A richer lablabi soup can be made by frying the garlic, some chopped red onion, a chopped carrot, and some chopped celery in olive oil, and adding this to the cooked chick peas. Additionally, the chick peas can be cooked in chicken or beef stock.

Serve with additional harissa on the side. Boiled eggs (hard or soft), capers, lemon and olives are traditional options for toppings; avocado is not traditional, but makes a nice addition.

* 2 cups dried garbanzo beans or 2 cups canned chickpeas
* 4 -6 garlic cloves, minced
* 1 tablespoon harissa
* 1 tablespoon cumin
* salt, to taste
* 1 lemon, juice of
* 6 tablespoons olive oil
* 3 slices of day-old bread (preferably French), broken into small pieces
* Boiled eggs (hard or soft), capers, lemon, olives, avocado (optional)

1. Wash chickpeas and soak overnight (if using dried).
2. If desired, rinse them again. In a large soup pot, cover chickpeas with water, bring to a boil, and cook until tender (ten to twenty minutes). ? Or start with two pounds of canned chick peas, drained and rinsed, and heated in four cups of water.
3. Add garlic, harissa sauce, ground cumin, and salt. Simmer for ten minutes. Immediately before serving: add lemon juice, olive oil, and bread crumbs. Serve hot with desired toppings.

Food: Lablabi

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Curried chickpeas from Joan’s on Third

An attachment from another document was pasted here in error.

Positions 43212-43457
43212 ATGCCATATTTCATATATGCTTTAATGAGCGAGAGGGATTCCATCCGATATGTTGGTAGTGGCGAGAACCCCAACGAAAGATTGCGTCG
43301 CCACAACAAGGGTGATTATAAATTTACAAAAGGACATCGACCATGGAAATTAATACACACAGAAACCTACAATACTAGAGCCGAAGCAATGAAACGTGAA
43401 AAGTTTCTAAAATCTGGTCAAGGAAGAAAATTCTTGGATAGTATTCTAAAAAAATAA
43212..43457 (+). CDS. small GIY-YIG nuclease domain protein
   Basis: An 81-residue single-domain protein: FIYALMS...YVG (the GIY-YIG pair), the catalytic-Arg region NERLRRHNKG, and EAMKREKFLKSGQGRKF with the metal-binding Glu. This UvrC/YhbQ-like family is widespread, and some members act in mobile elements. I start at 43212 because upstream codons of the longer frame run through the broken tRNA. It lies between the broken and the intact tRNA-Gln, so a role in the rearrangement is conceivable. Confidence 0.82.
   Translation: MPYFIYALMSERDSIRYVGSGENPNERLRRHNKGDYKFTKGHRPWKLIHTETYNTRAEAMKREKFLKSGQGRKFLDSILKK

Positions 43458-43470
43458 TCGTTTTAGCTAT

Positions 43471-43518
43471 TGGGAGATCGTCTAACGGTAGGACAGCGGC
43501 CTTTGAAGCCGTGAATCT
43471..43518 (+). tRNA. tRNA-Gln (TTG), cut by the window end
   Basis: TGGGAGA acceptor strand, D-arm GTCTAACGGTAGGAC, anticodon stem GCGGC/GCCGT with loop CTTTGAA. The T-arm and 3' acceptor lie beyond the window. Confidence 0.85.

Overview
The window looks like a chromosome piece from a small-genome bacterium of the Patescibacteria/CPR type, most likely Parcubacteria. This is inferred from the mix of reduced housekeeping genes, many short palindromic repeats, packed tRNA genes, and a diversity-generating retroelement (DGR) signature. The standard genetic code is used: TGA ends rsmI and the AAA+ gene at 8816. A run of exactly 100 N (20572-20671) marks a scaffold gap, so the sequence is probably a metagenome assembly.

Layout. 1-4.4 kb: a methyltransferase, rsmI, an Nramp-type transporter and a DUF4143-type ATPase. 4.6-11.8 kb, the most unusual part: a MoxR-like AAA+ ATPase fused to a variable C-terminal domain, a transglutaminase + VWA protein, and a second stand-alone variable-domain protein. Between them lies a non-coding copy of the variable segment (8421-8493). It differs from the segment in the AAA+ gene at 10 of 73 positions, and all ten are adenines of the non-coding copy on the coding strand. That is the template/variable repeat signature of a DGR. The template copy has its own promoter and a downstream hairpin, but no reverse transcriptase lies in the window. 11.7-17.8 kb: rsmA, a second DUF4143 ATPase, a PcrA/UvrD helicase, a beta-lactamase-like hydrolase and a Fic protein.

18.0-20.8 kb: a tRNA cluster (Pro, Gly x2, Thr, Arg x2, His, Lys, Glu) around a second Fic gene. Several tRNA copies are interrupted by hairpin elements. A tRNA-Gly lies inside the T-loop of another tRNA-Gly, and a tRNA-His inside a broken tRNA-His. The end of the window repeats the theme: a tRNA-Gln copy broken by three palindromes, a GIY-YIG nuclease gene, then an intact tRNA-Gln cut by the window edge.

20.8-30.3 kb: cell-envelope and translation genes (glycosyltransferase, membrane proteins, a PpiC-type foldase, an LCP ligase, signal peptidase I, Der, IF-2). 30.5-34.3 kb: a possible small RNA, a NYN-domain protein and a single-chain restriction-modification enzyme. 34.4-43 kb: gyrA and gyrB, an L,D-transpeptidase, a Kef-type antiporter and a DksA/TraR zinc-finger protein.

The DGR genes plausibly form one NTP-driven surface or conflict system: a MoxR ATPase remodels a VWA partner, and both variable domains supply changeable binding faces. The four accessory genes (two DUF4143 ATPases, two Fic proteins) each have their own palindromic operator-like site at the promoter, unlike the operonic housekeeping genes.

The curry blend in this recipe gives an otherwise simple salad wonderful depth and robust flavor. Coriander and cumin lend fragrant earthiness, with a little cayenne pepper added for a hint of heat. The caramelized onions add richness, and the cilantro and lemon juice brighten the salad nicely, distinguishing the flavors. You can make it in advance; this is one salad that improves with an hour or two of chilling time.

Note: Adapted from Joan’s on Third

1/2 cup diced onions
4 teaspoons best-quality olive oil
1/2 teaspoon turmeric
1/2 teaspoon cumin
1/2 teaspoon dried coriander
1/4 teaspoon cayenne pepper
2 (15-ounce) cans chickpeas, drained
2 tablespoons chopped fresh cilantro (parsley makes a good substitute)
1 tablespoon lemon juice, or to taste

1. In a large sauté pan heated over medium-high heat, sauté the onion in the olive oil until deep golden and crispy, about 6 to 8 minutes, stirring frequently.

2. Add the turmeric, cumin, coriander and cayenne pepper and cook, stirring constantly, until aromatic and lightly toasted, about 3 minutes.

3. Add the chickpeas, cilantro and lemon juice and continue to stir to develop the flavors, about 5 minutes. Remove from heat and season with one-fourth teaspoon salt, or to taste.

4. Cool the salad, then transfer it to a container, cover and refrigerate until chilled before serving, at least 30 minutes. Taste and adjust seasoning and lemon juice as desired. This makes just over 3 cups salad.

The Los Angeles Times